Water Pollution Control
On Wednesday, July 10th, 2013, at approximately 12:47pm, Mr. Tom Anderson led our group on a tour through the City of Akron’s Water Pollution Control plant. The weather was very humid, with a temperature of 84 degrees F, but felt like 97 degrees F. On this tour we learned that the purpose of this plant (which was built in 1928) is to take all of the used water and waste from the municipal sewage lines from Akron and the surrounding suburbs and run it through a cleaning process to remove the harmful bacteria, chemicals, particles and other pollutants, that come from our toilets, baths, washing machines, garbage disposals, sinks, drains, runoff from the streets and groundwater. The plant manages to do this by running the water through a series of operations, prior to releasing it back into the environment.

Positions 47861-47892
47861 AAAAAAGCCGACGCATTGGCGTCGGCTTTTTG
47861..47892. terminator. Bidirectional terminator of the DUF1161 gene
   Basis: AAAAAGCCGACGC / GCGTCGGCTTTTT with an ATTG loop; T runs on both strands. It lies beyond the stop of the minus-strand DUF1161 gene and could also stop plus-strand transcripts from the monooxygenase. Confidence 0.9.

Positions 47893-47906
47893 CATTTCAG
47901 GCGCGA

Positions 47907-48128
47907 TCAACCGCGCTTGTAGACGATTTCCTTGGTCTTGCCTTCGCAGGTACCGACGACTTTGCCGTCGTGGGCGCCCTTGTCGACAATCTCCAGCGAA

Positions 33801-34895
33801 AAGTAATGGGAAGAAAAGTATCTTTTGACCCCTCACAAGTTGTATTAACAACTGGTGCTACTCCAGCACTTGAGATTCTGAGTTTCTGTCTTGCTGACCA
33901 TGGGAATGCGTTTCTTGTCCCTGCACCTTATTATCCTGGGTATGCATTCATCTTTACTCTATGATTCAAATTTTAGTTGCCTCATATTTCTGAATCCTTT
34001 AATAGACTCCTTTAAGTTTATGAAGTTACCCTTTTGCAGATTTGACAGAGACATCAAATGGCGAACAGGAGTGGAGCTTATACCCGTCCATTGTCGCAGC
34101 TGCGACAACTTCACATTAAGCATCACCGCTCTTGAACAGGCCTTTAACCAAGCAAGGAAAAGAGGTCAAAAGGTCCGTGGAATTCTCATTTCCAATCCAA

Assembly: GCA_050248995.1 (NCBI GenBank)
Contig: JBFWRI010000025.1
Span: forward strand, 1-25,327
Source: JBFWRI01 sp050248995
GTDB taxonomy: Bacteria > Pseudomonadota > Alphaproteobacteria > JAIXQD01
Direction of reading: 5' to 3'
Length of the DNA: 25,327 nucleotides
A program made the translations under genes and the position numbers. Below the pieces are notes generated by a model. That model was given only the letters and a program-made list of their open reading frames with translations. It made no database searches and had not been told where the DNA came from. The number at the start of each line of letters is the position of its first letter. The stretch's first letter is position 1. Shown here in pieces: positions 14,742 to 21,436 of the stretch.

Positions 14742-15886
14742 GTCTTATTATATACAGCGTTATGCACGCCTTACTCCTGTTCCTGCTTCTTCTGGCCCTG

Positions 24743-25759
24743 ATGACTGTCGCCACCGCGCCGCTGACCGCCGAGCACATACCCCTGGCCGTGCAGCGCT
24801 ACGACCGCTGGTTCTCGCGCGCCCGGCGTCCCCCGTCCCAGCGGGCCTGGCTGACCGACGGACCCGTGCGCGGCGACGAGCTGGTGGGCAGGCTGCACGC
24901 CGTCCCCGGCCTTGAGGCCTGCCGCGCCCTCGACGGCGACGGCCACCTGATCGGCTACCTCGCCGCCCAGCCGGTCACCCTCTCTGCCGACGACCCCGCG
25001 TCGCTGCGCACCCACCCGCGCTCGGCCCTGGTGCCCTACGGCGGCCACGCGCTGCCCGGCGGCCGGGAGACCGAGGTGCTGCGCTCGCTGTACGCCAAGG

The WPC (water pollution control plant) of Akron usually receives about 70-75 million gallons of water to treat a day. On days that it rains, over 100 million gallons of water is collected, because of the ‘combined’ sewers of the water runoff, through a pipe that is 110 inches in diameter. Though other wastewater treatment plants built their sewers separate from each other, Akron decided to build a combined sewer system because it was more cost effective. Once the waste water arrives at the treatment plant through many miles of sewage lines, it enters it’s first process called ‘initial screening’ which is used to keep material waste such as, diapers, dentures, cloth and plastic from entering the raw waste water area. After all the large waste and grit is screened and disposed of, the water is left with only about 1% of pollutants, which is treated with various techniques, including an aerobic process and followed by the use of chemicals, such as chlorine and bleach. The remaining wastewater is pumped to a basin or holding tank for additional cleaning. The basins typically slow the flow of the water down to 1½ feet a second, which...
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